Pearlgin: Safety at last
As part of our #noplacelikehome campaign, Holly (our Communications Manager) caught up with Say It Loud Club members to find out about their experiences with housing in the UK. Today, Holly is speaking to Pearlgin, who was supported by Say It Loud Club to find shelter after experiencing street homelessness and modern day slavery.
H: Hi Pearlgin, how are you? Maybe you could start by telling readers a bit about yourself and how you came to the UK.
P: Hi Holly! My name is Pearlgin, I'm non-binary, in my mid-forties, and originally from South Africa. I arrived in the United Kingdom in 2012, escaping from the drug traffickers and persecution because of my sexual identity. Initially when I arrived in the UK, I encountered obstacles to network with people who identified like me. Then in 2019 I supported a friend in her court case at the first-tier tribunal, and was surprised to meet so many people who were members of Say It Loud Club in court to support my friend. I then followed Say It Loud Club on Facebook, attended a Forum event held in Highbury and Islington, and on the day met ambassadors who motivated me to be part of Say It Loud Club.
H: And we've loved being able to get to know you properly through our online meetings this year. Can you describe some of your experiences with housing since coming to the UK?
P: I have been sofa-surfing, sharing bedrooms, and living in isolation or hiding due to fear of being found. Initially on my arrival a friend accommodated me from 2012 until 2013. Then homelessness began, and I slept on street corners, McDonald’s of Romford, even slept in the bus until morning to keep warm and safe. I lived in Lewisham where many women lived in the house doing prostitution and I had no choice but to be a part of it. At the time I was not aware of specific accommodation that catered for LGBTQ+ people. I had to work as a nanny and live-in carer to secure accommodation, living in an environment of restricted servitude to secure a roof over my head.
H: Has anything changed since you joined Say It Loud Club? Where are you living at the moment?
P: I am currently living in a shared accommodation provided by the Salvation Army under NRM*. The housing caters for trafficked women. I do not share a room with anyone. When my asylum case was refused by the Home Office and dismissed by the first-tier tribunal judge, I was evicted from NASS accommodation** and became homeless. The downside of my current accommodation is that, as an LGBTQ+ person, I have to continue concealing my identity to avoid stirring up resentment and to maintain my mutual communal living space.
H: It sounds like things are better than previously, but we know that having to conceal identity at home is a huge issue for LGBTQ+ refugees. How has support from Say It Loud Club and other organisations helped you to deal with this?
P: Say It Loud Club provided support and relevant information on how to deal with homophobia in my living space, and reassurance to prevent further mental health deterioration. As well as having a personal mentor to guide and support me in all aspects of my problems, the online Zoom meetings created a space to continue sharing, socialising, and engaging in activities.
UKLGIG provided moral support and legal support; Outcome Mind Highbury and Islington provided financial support and online activities; Rainbow Sisters created a talking platform, and Micro Rainbow provided a transgender, non-binary group where one could share and express themselves with confidence. It has built my resilience, confidence, and equipped me to stand up for my rights as a member of the LGBTQ+ community. I learned to avoid situations that will provoke a mental health relapse. I learned to trust and freely approach Say It Loud Club members and volunteers for help. I am not alone in this journey.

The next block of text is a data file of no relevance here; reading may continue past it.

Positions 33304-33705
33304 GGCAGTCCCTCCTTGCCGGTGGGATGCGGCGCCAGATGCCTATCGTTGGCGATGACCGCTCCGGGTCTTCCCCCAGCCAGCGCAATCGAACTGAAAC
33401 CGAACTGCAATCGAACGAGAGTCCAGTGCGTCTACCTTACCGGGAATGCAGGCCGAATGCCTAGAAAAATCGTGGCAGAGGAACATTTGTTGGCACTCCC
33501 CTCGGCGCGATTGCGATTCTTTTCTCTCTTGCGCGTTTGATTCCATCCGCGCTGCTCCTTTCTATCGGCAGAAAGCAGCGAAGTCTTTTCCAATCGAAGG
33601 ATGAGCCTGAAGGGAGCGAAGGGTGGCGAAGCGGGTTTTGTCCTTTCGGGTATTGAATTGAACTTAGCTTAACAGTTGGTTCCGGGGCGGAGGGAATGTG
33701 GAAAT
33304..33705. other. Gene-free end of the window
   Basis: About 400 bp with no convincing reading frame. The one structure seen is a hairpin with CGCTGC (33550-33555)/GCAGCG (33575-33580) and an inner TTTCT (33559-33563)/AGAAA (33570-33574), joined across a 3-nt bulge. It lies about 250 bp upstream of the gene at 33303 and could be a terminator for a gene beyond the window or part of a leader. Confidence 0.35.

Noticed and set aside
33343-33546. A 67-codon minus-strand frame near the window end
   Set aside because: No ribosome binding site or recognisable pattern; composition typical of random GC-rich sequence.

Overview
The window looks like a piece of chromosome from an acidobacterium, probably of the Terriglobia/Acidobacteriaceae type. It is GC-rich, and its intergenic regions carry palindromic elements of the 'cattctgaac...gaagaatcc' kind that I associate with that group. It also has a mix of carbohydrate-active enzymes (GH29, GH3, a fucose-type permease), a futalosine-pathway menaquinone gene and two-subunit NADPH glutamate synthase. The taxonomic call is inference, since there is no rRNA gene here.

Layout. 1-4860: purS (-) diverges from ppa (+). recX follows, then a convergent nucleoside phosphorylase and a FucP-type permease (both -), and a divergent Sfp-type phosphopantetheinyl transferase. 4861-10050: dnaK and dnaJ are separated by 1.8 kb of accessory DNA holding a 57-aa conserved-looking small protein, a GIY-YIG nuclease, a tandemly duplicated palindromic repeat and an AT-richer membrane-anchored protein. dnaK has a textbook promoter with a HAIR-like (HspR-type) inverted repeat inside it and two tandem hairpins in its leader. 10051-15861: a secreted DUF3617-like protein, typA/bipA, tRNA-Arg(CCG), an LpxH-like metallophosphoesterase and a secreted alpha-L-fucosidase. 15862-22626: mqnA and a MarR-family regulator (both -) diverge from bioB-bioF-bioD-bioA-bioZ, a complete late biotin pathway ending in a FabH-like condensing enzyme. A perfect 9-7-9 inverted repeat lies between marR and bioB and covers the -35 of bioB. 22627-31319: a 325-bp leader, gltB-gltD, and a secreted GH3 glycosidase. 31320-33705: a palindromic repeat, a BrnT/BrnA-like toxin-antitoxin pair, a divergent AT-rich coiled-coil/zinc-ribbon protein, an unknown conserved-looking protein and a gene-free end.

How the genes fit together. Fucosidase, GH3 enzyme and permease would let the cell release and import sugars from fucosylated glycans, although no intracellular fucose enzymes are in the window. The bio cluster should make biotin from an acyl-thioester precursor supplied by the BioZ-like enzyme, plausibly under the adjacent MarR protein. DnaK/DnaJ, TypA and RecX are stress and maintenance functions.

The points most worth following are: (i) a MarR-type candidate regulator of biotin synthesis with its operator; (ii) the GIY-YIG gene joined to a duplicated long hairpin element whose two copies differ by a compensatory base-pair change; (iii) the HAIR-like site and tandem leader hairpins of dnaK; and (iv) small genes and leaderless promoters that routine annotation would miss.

H: It's always amazing to hear the breadth of work carried out by charities and community groups to support LGBTQ+ people and the refugee community - I'm glad you've been able to find so many sources of support after everything you have been through. 2020 has been challenging for the whole country for many reasons. How has it been for you?
P: In 2020, I've gained access to a one year university programme - Say It Loud Club made it possible for me through the mentorship scheme to gain access as a student to Birkbeck University. I was housed in a safehouse for trafficked women. I felt the wind of racial discrimination as a LGBTQ+ person. I had to depend solely on Say It Loud Club online Zoom meetings to overcome stress, anxiety, and to avoid mental health relapse.
H: What do you think needs to be changed in terms of housing for LGBTQ+ refugees?
P: LGBTQ+ people who are co-parenting should be awarded joint tenancy rights even if they are not partners. Local Authority guidance should provide options of joint tenancy rights and its effects on succession rights. In terms of equal access to housing schemes, caseworkers should understand and learn more about the paramount needs for LGBTQ+ people and refugees. LGBTQ+ refugees should be allocated to safer, less homophobic accommodations. There should be recognition of mental health related issues for LGBTQ+ people and refugees.
H: Thanks so much for talking with me Pearlgin, and for sharing your experiences and knowledge of the housing situation for LGBTQ+ refugees.
P: It's my pleasure Holly, see you soon.
*NRM stands for National Referral Mechanism, and is the government mechanism for identifying victims of modern day slavery
**Accommodation provided by the National Asylum Support Service to asylum seekers who would otherwise be destitute